Cooley anxiously observed the growth of corporate capitalism in post-civil war America. Deploring the national sentiment "to become immediately rich and great," he worried over the conflict of labor and capital and felt "that class legislation has been making the rich richer and the poor poorer," adding that "property is never so much in danger of becoming master as when capital unjustly manipulates the legislation of the country." These remarks in an 1879 lecture at Johns Hopkins University have been overlooked, as has a similar warning in an 1884 article on "Labor and Capital Before the Law" that when constitutional protection to property especially benefits those who have possessions, "the Constitution itself may come to be regarded by considerable classes as an instrument whose office it is to protect the rich in the advantages they have secured over the poor, and one that should be hated for that reason."
In court decisions Cooley evidenced older Jeffersonian values, upholding free public education, the freedom of the press, the rights of local self-government, and the necessity for judicial self-restraint. But the changing America of the late nineteenth century diminished earlier Jeffersonian hopes. In a melancholic mood in 1883 he admitted that "the political philosophy of Burke never grows stale and is for all times and all people."
By the 1880s Cooley had a national reputation, earned by judicial duties and constant lecturing, editing, and writing, including editions of sir william blackstone and joseph story and treatises on torts and taxation. Aspirations for a United States Supreme Court appointment were dashed in 1881 when railroad interests, Cooley thought, successfully lobbied for stanley matthews. But Cooley had given up on Republicans, and in 1886 wondered whether the Party "possesses any good reason for existence." He admired grover cleveland and accepted his offer of the chairmanship of the Interstate Commerce Commission. Regulating the American railway system was a task beyond Cooley's declining powers, and the effort led to a breakdown that left him a semi-invalid after 1890.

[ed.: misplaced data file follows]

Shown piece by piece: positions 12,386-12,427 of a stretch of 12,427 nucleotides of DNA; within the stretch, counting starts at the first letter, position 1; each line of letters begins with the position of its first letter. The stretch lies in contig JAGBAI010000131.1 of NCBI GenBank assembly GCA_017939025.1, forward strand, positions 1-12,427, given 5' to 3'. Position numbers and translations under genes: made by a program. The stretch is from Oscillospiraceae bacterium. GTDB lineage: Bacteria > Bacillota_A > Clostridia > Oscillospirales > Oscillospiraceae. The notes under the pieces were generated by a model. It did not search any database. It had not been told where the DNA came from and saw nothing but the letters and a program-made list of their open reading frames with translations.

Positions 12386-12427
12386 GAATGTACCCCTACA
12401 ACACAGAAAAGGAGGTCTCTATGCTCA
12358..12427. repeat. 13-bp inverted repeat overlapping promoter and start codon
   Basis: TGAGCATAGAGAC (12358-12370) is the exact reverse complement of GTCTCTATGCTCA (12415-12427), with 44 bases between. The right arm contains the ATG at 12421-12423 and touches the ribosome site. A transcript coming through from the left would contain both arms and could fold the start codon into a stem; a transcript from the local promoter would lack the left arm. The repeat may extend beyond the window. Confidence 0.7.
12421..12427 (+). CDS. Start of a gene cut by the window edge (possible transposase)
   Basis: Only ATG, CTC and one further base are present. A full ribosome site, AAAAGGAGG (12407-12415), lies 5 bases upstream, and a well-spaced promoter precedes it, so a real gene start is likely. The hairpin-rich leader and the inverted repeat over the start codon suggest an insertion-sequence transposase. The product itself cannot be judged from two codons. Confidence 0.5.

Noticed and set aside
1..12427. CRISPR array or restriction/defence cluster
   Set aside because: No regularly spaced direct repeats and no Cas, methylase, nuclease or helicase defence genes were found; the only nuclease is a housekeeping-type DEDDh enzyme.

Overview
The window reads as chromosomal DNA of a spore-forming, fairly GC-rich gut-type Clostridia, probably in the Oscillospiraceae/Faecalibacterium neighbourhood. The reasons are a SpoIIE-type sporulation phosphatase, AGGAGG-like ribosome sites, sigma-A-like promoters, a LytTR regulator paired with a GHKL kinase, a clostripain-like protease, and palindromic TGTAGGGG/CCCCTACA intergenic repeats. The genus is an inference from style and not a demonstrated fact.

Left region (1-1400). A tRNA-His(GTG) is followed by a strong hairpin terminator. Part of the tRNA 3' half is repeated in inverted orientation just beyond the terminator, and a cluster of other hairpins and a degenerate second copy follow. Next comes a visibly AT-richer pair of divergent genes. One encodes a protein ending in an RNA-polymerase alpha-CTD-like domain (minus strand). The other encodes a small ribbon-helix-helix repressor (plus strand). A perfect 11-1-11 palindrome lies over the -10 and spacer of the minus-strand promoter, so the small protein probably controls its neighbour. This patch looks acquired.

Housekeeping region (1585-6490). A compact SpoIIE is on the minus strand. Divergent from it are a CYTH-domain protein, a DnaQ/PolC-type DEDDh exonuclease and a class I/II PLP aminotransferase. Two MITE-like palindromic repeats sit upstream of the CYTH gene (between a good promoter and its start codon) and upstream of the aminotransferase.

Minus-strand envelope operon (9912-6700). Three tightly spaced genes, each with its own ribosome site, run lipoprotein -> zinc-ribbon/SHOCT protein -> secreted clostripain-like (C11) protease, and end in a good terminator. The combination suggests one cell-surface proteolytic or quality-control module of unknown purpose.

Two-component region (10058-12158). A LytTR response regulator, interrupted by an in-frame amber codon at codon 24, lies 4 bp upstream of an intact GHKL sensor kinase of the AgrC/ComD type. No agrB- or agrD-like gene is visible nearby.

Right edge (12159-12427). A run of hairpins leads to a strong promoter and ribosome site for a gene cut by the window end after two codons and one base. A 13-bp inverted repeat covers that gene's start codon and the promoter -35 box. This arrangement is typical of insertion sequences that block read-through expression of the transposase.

An 1889 comment to the South Dakota Constitutional Convention reveals that Cooley had modified older beliefs in constitutional limitations to legislative power: "Even in the millennium people will be studying ways whereby—by means of corporate power—they can circumvent their neighbors. Don't do that to any such extent as to prevent the legislative power hereafter from meeting all the evils that may be within the reach of proper legislation."
Alan R. Jones
Twiss, Benjamin 1942 Lawyers and the Constitution: How Laissez-Faire Came to the Constitution. Princeton, N.J.: Princeton University Press.